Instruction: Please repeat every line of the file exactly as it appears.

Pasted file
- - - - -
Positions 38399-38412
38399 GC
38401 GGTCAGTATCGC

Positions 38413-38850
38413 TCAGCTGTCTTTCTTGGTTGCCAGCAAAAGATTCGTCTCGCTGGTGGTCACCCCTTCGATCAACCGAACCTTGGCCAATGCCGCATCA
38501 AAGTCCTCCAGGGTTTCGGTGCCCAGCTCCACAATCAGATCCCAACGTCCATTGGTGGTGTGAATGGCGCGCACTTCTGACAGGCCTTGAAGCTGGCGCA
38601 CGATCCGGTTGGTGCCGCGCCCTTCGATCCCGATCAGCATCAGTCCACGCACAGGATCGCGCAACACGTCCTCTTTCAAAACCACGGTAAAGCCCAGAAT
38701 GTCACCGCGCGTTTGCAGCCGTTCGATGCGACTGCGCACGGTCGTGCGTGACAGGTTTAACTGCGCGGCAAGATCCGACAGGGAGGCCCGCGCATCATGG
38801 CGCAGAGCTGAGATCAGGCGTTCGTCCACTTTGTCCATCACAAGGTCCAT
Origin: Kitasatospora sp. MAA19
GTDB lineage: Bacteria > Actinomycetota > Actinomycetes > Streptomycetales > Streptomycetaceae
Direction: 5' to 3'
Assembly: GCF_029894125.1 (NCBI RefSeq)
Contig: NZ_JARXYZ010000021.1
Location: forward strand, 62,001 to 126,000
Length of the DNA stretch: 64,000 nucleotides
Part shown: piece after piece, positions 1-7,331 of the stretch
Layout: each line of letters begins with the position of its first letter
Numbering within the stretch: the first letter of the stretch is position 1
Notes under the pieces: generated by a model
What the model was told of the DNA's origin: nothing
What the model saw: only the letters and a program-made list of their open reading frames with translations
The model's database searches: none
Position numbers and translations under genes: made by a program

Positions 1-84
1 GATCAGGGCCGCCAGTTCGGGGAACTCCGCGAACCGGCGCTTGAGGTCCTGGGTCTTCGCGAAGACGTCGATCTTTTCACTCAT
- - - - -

Positions 38399-38412
38399 GC
38401 GGTCAGTATCGC

Positions 38413-38850
38413 TCAGCTGTCTTTCTTGGTTGCCAGCAAAAGATTCGTCTCGCTGGTGGTCACCCCTTCGATCAACCGAACCTTGGCCAATGCCGCATCA
38501 AAGTCCTCCAGGGTTTCGGTGCCCAGCTCCACAATCAGATCCCAACGTCCATTGGTGGTGTGAATGGCGCGCACTTCTGACAGGCCTTGAAGCTGGCGCA
38601 CGATCCGGTTGGTGCCGCGCCCTTCGATCCCGATCAGCATCAGTCCACGCACAGGATCGCGCAACACGTCCTCTTTCAAAACCACGGTAAAGCCCAGAAT
38701 GTCACCGCGCGTTTGCAGCCGTTCGATGCGACTGCGCACGGTCGTGCGTGACAGGTTTAACTGCGCGGCAAGATCCGACAGGGAGGCCCGCGCATCATGG
38801 CGCAGAGCTGAGATCAGGCGTTCGTCCACTTTGTCCATCACAAGGTCCAT
Origin: Kitasatospora sp. MAA19
GTDB lineage: Bacteria > Actinomycetota > Actinomycetes > Streptomycetales > Streptomycetaceae
Direction: 5' to 3'
Assembly: GCF_029894125.1 (NCBI RefSeq)
Contig: NZ_JARXYZ010000021.1
Location: forward strand, 62,001 to 126,000
Length of the DNA stretch: 64,000 nucleotides
Part shown: piece after piece, positions 1-7,331 of the stretch
Layout: each line of letters begins with the position of its first letter
Numbering within the stretch: the first letter of the stretch is position 1
Notes under the pieces: generated by a model
What the model was told of the DNA's origin: nothing
What the model saw: only the letters and a program-made list of their open reading frames with translations
The model's database searches: none
Position numbers and translations under genes: made by a program

Positions 1-84
1 GATCAGGGCCGCCAGTTCGGGGAACTCCGCGAACCGGCGCTTGAGGTCCTGGGTCTTCGCGAAGACGTCGATCTTTTCACTCAT